Various Riley cars were produced at Longbridge
Short History on the Company
The Riley Company started in the late 1800s as weavers then in 1890 William Riley Junior took over the Cycle business of Bonnick Co Ltd. Six years later on the 23rd May the two business were formed into The Riley Cycle Co Ltd and a new factory was built in King Street Coventry. A Quadricycle and a Tricycle which was powered by a petrol engine. In 1905 a Tricar which was powered by there own ‘V’ twin 9 hp engine, it had a steering wheel instead of the usually tiller.
Just two years on and the company announced there first car called the Riley 12/18 hp using a 2 litres ‘V’ twin engine. As production built up in 1913 the name was again changed to the Riley (Coventry) Ltd. Then came the War Years when like other firms, companies were turning their production to the War effort.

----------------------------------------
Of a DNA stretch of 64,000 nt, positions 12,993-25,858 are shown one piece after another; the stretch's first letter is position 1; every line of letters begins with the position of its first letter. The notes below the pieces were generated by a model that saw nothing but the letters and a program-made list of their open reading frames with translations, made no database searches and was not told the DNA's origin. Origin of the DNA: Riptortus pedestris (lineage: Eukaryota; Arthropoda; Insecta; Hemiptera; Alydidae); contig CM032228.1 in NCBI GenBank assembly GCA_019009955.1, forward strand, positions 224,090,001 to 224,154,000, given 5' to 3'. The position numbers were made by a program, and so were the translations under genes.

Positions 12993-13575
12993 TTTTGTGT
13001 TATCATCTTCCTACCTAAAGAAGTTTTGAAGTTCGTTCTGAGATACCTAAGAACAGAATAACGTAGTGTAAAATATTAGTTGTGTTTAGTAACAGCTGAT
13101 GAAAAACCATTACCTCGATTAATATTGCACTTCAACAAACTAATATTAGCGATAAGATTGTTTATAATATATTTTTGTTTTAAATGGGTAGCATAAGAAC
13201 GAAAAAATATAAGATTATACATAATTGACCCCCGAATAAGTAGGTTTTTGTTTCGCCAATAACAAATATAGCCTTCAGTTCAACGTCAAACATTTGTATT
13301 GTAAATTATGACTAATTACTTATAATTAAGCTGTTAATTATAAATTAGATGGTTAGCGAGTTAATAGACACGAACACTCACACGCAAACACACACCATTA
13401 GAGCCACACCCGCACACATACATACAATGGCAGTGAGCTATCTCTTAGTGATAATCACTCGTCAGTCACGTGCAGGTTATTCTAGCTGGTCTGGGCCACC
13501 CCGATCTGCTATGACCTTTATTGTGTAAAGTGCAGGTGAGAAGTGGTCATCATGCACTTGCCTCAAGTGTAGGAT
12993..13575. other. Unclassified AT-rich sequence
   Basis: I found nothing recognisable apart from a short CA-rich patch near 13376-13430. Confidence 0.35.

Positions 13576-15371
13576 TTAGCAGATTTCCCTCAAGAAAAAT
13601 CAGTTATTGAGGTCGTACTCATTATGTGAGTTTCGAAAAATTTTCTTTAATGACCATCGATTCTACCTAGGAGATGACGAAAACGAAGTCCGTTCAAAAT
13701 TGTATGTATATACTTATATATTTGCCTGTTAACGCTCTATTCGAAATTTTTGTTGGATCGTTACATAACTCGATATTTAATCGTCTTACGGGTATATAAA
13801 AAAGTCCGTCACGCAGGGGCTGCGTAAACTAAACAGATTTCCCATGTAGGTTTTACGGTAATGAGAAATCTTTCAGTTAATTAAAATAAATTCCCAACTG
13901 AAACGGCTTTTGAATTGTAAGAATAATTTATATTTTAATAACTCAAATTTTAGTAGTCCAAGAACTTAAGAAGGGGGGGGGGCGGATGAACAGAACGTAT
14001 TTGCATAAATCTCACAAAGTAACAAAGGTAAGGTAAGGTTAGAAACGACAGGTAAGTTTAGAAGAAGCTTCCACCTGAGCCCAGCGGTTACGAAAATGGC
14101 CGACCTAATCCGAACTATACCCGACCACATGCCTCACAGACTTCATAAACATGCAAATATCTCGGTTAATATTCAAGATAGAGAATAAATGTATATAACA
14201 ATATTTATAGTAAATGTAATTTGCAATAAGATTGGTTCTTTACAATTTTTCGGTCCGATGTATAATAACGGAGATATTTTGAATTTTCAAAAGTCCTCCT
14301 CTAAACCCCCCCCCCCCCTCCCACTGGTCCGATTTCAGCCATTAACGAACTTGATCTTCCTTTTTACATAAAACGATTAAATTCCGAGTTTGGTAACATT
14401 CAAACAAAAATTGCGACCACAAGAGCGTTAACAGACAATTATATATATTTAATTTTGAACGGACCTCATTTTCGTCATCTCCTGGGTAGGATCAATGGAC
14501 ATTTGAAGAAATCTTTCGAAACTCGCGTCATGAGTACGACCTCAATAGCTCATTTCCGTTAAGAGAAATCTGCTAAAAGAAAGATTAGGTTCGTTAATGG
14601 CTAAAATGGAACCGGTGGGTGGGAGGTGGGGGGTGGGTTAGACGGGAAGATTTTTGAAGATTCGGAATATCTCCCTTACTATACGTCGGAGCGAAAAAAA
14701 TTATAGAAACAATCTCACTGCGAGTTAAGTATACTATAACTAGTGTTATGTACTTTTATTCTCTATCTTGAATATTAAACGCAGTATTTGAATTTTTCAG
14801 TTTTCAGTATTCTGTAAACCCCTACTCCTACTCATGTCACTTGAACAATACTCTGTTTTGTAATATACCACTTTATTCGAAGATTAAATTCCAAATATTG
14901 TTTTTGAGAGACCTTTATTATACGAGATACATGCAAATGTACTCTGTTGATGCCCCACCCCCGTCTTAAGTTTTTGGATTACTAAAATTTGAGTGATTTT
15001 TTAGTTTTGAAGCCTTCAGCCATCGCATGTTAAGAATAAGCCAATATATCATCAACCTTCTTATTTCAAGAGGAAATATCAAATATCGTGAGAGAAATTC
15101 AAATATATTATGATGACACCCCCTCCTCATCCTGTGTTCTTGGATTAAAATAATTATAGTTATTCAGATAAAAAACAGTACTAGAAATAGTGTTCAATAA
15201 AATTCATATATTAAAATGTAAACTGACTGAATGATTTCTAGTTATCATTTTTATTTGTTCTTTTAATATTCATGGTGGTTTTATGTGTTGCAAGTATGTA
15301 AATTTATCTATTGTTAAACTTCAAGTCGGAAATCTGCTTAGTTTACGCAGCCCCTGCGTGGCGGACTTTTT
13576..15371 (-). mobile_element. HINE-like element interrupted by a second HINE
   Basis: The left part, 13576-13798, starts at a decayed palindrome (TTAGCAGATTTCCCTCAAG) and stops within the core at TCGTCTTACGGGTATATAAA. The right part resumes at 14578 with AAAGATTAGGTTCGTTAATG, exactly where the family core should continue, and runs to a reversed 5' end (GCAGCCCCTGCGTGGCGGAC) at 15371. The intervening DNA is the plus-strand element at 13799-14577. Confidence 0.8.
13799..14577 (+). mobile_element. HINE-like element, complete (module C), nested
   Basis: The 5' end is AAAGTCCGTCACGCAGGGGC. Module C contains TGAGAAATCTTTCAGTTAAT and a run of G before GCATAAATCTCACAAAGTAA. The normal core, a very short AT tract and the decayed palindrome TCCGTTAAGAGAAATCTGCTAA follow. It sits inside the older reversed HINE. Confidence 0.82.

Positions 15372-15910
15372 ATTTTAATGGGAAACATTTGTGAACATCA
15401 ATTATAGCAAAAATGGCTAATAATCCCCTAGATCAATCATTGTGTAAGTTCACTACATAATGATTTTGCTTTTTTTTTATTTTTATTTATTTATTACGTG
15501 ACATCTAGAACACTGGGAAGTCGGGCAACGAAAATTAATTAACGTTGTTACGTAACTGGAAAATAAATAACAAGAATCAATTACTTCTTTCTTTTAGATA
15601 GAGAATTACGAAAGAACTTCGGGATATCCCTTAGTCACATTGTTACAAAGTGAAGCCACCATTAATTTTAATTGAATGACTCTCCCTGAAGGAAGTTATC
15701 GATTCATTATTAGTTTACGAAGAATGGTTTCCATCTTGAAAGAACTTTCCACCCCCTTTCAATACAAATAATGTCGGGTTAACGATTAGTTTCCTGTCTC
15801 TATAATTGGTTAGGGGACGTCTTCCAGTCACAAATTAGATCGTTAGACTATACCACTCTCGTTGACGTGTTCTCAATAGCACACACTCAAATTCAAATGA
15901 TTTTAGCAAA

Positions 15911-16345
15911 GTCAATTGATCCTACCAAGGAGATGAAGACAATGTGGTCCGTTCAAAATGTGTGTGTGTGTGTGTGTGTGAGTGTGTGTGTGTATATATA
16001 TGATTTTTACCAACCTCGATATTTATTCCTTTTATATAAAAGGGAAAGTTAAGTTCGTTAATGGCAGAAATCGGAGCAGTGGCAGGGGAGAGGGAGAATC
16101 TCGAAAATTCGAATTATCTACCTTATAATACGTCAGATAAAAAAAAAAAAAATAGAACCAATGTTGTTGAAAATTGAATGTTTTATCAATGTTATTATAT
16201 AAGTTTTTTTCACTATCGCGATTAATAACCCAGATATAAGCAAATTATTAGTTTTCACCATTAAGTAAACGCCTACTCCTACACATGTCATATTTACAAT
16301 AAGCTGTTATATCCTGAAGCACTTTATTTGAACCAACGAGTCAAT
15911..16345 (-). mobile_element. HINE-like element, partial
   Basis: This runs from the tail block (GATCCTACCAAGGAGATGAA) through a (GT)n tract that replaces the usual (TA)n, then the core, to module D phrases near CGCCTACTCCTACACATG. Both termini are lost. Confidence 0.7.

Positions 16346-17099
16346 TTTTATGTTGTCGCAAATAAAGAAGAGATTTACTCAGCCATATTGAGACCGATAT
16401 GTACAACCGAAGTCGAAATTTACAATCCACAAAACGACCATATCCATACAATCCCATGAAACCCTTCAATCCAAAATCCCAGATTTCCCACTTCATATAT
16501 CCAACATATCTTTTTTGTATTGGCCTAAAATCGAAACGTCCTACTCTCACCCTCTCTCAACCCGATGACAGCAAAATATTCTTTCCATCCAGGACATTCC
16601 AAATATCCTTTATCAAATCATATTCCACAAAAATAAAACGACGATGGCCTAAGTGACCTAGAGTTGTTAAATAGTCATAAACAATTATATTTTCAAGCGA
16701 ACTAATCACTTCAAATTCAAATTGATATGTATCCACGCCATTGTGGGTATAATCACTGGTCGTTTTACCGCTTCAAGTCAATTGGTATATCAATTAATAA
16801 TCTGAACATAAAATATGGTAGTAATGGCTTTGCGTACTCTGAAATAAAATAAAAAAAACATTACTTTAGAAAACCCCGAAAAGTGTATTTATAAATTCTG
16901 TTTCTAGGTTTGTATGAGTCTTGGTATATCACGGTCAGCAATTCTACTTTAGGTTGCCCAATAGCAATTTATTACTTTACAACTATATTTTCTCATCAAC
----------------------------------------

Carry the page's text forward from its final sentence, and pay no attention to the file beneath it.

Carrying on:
At the 1919 Motor Show was the lunched the Riley 11 hp and showing for the first the distinctive ‘V’ shaped radiator grill bearing the Riley badge.
Various models were brought out in the coming years such as the Ascot Coupe, Falcon, and Kestrel which would be used again by BMC.
At the AGM in November 1937 the Chairman announced that the previous 18 months accounts would have to be rechecked. It was not long before rumors were rife, and then the Press Release stated that the receivers had been called in. In September 1938 Lord Nuffield made a statement to the press that he had acquired the Riley Company with his own money. He then sold it to Morris Motors, and the company was renamed yet again to Riley (Coventry) Successors Ltd with Victor Riley taking over as the Managing Director. Because of this company joining with Morris Motors, it was decided to have an umbrella company which would be called the Nuffield
Organization which now included Morris, MG, Wolesley, and Riley.